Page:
Is big data changing us, or are we changing data?

by in Technology.

Joe Raedle/Getty Images

Joe Raedle/Getty Images

In discussing how big data is changing the world, a few luminaries gathered at the Blouin Creative Leadership Summit 2014 to determine: Where are we with the big data dialogue?

Big data itself has been a much-hyped buzzword — that is, until people started realizing what it is actually capable of contributing to business, health, education, etc. After the hype somewhat passed last year — which it hasn’t fully, but according to Gartner is at least past the peak of the hype bubble — decision makers and analysts have gotten a better grasp of what big data can deliver in broad senses.

John Foreman, Chief Data Scientist at Mailchimp noted that there are two paths for big data, and one of the futures for it is when companies’ interests align with the interests of their customers, and when governments’ interests align with their citizens’. Of course, there is much hot debate around the subject of how companies and governments use the massive amounts of data they collect on users, particularly since Edward Snowden’s 2013 leaks regarding the U.S. government and the National Security Agency’s wide surveillance tactics.

Foreman pointed out that there is such a thing as a death spiral in terms of using data for ill, even if you believe you are using it for better. As an example, he set forth the story of the Chicago police force using data to pinpoint who in their communities was more likely to commit violent crimes. The police then visited the homes of people who had been determined to commit crimes by various data points including their locations, ages, ethnicities, etc. — a tactic that did not improve the police’s relationships with those communities. As Foreman put it, it was like “using the water supply also as a toilet”. So, if the wrong people get their hands on data, who is to stop them from abusing it?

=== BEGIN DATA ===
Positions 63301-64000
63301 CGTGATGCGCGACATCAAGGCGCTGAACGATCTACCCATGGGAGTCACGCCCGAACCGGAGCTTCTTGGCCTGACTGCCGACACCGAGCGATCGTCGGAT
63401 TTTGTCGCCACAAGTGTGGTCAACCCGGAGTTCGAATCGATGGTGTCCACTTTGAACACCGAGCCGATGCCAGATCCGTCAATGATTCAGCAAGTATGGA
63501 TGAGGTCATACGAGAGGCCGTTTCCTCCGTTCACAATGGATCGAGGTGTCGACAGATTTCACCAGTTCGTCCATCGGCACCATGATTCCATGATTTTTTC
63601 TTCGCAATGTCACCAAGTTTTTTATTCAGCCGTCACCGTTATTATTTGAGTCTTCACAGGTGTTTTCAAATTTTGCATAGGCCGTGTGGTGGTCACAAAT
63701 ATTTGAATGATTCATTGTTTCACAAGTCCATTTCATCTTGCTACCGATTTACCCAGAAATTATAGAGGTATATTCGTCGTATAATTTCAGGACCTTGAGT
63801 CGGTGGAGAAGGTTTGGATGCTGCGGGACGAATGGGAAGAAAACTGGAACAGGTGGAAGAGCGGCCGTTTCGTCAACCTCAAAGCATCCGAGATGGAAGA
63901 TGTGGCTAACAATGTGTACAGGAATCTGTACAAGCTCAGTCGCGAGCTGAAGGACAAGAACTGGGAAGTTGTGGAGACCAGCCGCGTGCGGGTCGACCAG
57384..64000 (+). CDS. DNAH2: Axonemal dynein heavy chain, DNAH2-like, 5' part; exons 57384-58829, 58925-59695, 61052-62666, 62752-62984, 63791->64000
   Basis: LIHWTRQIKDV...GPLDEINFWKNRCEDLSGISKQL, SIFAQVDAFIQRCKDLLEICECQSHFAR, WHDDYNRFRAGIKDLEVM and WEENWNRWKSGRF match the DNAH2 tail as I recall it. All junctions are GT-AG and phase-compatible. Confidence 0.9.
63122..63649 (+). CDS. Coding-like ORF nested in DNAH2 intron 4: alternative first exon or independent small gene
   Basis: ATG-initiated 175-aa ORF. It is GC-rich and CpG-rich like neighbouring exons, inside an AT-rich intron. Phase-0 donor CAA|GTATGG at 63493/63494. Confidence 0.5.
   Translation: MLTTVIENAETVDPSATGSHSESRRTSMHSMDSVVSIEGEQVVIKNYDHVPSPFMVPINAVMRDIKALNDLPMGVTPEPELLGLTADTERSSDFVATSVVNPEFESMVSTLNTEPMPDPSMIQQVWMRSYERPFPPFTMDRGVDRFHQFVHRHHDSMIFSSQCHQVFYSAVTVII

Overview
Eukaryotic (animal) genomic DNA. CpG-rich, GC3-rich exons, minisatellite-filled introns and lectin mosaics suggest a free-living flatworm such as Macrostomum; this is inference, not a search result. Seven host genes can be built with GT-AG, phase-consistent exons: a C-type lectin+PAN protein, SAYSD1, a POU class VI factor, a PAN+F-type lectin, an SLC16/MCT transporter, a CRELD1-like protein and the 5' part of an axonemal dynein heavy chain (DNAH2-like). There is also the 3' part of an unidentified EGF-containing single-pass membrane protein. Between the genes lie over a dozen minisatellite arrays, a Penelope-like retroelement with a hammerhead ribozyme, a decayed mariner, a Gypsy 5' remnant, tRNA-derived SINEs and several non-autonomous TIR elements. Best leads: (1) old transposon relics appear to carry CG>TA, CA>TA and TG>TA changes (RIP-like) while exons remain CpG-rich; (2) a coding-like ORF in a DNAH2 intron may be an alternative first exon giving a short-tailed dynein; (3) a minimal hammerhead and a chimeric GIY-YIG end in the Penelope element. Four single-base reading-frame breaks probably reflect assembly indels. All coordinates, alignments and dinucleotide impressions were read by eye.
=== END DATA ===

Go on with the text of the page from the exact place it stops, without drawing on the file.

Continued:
Stefaan Verhulst of NYU’s Governance Lab highlights the vastly beneficial possibilities that abound with big data. He notes we are at a juncture which includes the most amount of data we have ever had available, and the ways in which access to that data is changing for people with access to the internet. These transformations can help contribute to solving public problems, and also have already changed the ways in which business is conducted. In the same manner, he poses the question: How do you actually use the data that is already collected in a manner that will improve decisions?

Michael Macy, a sociologist at Cornell, made mention that data will not just solve problems, but it will create problems — a notion which seems to be the agreed result among all three thought leaders. The internet’s social nature means that we are all influencing each other. Data doesn’t work well when people are influencing each other if scientists are trying to perform human behavior experiments, but data works better when people aren’t aware of other people’s answers or their opinions.

But Macy does state that we are in a place ┬áin the dialogue where data is changing theory: Now we have social media where we can measure people’s opinions by their internal attributes, but also how their family and friends influence them.

It appears as though the dialogue is still in a balancing act, with big data’s potential available for good and bad, and will likely remain so until definitively harnessed one way or the other.